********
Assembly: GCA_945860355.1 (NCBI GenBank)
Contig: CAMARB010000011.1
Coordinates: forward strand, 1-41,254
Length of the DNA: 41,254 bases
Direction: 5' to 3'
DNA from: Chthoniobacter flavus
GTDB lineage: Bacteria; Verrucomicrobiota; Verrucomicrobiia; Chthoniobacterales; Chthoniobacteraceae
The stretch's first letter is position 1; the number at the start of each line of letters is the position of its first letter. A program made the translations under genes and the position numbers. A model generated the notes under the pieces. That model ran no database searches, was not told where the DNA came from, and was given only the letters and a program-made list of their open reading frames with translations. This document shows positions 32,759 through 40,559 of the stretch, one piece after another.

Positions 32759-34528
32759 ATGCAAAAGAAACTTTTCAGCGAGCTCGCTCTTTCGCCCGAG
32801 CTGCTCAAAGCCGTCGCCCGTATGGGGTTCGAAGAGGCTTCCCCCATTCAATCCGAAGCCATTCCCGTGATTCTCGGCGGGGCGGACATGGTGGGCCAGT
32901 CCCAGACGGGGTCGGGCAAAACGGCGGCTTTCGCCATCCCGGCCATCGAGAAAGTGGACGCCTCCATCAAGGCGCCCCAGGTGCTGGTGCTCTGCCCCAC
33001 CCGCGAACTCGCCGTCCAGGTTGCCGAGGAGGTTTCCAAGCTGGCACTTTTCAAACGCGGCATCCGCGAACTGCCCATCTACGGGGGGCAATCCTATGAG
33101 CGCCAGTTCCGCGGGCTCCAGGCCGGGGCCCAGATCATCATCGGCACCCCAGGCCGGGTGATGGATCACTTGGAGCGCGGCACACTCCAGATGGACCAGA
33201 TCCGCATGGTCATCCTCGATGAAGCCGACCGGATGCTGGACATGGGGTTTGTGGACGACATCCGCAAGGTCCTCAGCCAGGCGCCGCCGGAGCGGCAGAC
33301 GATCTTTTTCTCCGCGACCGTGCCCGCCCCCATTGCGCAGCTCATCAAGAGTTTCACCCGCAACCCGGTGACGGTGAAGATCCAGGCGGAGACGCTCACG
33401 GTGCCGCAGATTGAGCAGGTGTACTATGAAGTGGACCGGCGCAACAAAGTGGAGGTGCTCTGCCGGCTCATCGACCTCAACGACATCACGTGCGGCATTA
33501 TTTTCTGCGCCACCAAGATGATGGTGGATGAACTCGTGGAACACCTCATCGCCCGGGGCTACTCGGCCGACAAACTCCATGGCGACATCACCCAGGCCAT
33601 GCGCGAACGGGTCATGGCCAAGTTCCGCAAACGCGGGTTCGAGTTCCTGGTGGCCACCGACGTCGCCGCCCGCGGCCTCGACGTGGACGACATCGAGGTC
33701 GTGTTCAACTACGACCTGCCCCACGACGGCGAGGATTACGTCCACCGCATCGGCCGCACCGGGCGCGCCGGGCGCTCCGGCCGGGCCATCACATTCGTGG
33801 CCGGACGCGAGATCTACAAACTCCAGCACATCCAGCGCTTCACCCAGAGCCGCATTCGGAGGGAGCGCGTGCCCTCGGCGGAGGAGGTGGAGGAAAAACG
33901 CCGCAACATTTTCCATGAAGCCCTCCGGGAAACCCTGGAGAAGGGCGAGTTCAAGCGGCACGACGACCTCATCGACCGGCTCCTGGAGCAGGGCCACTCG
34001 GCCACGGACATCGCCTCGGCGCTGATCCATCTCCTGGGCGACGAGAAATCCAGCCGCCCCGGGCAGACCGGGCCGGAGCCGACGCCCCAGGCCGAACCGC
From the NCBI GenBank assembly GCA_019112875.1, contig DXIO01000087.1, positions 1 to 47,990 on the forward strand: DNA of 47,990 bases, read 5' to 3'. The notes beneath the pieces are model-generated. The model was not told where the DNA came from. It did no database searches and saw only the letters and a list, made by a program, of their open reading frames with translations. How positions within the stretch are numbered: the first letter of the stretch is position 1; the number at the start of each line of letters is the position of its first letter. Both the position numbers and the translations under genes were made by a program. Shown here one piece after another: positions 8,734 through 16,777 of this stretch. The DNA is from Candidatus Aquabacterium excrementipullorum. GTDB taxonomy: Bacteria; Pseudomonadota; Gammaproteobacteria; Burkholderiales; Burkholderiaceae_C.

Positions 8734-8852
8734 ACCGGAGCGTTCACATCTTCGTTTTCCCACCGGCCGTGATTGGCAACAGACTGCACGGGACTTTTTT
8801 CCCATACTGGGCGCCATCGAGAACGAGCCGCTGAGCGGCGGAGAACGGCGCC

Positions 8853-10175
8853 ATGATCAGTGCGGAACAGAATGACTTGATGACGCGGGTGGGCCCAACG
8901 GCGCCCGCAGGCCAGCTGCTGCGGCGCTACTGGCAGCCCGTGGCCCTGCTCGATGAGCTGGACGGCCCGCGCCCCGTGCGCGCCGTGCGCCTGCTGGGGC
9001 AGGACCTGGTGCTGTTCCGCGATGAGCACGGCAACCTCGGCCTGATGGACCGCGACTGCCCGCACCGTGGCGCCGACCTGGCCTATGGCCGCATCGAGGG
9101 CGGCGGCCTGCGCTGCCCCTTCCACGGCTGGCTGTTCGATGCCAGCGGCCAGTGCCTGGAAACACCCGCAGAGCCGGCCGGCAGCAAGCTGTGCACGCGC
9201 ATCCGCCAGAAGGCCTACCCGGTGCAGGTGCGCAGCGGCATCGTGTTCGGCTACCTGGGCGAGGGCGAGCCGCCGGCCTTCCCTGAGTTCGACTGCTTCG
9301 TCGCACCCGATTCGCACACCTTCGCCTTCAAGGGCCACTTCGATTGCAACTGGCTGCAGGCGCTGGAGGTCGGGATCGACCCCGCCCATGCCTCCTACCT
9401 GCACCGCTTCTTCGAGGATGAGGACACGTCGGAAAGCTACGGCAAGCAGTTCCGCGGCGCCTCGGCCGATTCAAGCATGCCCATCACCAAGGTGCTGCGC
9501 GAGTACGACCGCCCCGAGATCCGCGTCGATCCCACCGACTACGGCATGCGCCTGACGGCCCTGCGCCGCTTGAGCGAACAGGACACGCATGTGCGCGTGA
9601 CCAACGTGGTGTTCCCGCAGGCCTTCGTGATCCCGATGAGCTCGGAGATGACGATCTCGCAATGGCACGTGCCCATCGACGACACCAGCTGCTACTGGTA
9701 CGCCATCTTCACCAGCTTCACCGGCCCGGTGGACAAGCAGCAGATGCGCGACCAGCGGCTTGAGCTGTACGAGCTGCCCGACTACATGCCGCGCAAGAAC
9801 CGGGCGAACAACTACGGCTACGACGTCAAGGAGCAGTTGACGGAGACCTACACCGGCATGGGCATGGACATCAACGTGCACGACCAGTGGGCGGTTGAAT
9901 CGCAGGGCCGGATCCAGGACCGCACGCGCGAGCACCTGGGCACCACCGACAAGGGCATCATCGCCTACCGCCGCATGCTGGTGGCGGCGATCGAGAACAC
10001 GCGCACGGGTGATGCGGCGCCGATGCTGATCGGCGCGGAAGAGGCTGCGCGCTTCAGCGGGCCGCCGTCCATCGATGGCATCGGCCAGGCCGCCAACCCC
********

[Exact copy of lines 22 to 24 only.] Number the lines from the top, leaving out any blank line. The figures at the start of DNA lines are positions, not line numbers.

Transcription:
33901 CCGCAACATTTTCCATGAAGCCCTCCGGGAAACCCTGGAGAAGGGCGAGTTCAAGCGGCACGACGACCTCATCGACCGGCTCCTGGAGCAGGGCCACTCG
34001 GCCACGGACATCGCCTCGGCGCTGATCCATCTCCTGGGCGACGAGAAATCCAGCCGCCCCGGGCAGACCGGGCCGGAGCCGACGCCCCAGGCCGAACCGC
From the NCBI GenBank assembly GCA_019112875.1, contig DXIO01000087.1, positions 1 to 47,990 on the forward strand: DNA of 47,990 bases, read 5' to 3'. The notes beneath the pieces are model-generated. The model was not told where the DNA came from. It did no database searches and saw only the letters and a list, made by a program, of their open reading frames with translations. How positions within the stretch are numbered: the first letter of the stretch is position 1; the number at the start of each line of letters is the position of its first letter. Both the position numbers and the translations under genes were made by a program. Shown here one piece after another: positions 8,734 through 16,777 of this stretch. The DNA is from Candidatus Aquabacterium excrementipullorum. GTDB taxonomy: Bacteria; Pseudomonadota; Gammaproteobacteria; Burkholderiales; Burkholderiaceae_C.